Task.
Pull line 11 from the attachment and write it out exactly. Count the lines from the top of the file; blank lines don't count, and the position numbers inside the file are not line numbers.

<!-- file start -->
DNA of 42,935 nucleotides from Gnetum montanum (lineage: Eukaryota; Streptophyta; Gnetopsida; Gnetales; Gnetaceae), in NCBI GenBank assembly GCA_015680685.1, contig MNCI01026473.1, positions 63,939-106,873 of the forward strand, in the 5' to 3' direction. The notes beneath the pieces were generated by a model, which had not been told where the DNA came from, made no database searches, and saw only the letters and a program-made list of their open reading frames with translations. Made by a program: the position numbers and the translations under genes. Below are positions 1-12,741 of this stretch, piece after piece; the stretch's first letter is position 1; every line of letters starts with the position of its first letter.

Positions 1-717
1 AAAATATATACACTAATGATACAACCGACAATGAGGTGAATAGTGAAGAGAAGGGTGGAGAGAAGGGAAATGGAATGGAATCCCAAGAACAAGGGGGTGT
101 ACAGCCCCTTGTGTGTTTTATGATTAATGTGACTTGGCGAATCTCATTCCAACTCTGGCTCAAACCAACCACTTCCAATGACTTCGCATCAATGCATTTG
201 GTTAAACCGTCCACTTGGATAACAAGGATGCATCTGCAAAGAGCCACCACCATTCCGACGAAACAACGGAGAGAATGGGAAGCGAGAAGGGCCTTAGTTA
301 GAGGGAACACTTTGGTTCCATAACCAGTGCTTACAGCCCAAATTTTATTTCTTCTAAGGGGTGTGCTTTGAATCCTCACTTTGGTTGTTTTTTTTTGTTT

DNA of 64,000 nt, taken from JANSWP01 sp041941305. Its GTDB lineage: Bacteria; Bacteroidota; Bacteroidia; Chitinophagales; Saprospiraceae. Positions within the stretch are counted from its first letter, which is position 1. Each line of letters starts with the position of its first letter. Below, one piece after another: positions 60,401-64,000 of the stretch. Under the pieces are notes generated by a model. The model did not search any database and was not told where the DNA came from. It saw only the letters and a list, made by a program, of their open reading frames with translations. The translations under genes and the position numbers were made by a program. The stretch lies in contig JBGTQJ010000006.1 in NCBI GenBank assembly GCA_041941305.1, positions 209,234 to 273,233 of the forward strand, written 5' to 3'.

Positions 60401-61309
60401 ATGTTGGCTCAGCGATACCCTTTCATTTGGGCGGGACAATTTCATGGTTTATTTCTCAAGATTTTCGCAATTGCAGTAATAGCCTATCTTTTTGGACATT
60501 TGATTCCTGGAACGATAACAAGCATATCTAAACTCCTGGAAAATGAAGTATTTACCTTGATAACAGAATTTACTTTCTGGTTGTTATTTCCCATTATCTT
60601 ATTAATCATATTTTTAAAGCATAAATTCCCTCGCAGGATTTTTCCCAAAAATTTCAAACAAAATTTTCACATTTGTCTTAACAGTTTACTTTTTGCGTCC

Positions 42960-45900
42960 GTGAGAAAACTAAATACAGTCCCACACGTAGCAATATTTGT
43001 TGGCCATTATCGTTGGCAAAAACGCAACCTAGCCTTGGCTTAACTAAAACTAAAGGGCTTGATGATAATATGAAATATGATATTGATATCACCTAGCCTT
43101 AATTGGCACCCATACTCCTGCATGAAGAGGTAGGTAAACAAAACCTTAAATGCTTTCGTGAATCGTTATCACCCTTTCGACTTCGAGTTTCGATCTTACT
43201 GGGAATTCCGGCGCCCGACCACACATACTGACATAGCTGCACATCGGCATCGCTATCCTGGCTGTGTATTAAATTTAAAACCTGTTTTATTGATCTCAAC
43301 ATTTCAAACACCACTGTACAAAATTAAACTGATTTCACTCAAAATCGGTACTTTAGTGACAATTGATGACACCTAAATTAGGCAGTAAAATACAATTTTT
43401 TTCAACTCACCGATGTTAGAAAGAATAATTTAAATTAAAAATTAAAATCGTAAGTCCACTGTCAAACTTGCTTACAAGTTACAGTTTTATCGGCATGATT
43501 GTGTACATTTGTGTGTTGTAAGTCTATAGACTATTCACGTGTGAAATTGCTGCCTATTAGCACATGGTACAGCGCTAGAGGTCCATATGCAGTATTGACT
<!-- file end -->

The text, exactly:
60601 ATTAATCATATTTTTAAAGCATAAATTCCCTCGCAGGATTTTTCCCAAAAATTTCAAACAAAATTTTCACATTTGTCTTAACAGTTTACTTTTTGCGTCC